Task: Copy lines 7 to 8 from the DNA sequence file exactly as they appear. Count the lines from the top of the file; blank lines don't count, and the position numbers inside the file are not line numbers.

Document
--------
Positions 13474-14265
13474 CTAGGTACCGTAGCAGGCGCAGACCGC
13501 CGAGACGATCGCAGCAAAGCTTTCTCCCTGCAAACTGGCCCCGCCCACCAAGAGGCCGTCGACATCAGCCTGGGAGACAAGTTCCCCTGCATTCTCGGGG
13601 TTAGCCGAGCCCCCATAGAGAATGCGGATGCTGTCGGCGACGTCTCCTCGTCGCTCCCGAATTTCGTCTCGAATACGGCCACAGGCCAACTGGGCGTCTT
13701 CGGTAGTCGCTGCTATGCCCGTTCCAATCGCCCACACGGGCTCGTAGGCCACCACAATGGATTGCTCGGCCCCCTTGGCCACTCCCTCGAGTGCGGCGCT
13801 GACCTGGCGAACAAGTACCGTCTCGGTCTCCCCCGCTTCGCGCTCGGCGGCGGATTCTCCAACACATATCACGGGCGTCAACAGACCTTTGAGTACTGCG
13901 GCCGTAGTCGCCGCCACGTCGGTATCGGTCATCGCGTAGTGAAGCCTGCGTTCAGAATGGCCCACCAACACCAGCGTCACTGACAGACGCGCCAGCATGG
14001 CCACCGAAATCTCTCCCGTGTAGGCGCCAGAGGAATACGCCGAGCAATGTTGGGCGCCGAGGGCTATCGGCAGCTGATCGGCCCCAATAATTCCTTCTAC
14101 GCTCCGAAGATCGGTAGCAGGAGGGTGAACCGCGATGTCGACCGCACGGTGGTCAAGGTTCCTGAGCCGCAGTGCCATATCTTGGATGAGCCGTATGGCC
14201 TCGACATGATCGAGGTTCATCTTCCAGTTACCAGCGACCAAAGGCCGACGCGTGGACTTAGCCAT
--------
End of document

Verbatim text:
13901 GCCGTAGTCGCCGCCACGTCGGTATCGGTCATCGCGTAGTGAAGCCTGCGTTCAGAATGGCCCACCAACACCAGCGTCACTGACAGACGCGCCAGCATGG
14001 CCACCGAAATCTCTCCCGTGTAGGCGCCAGAGGAATACGCCGAGCAATGTTGGGCGCCGAGGGCTATCGGCAGCTGATCGGCCCCAATAATTCCTTCTAC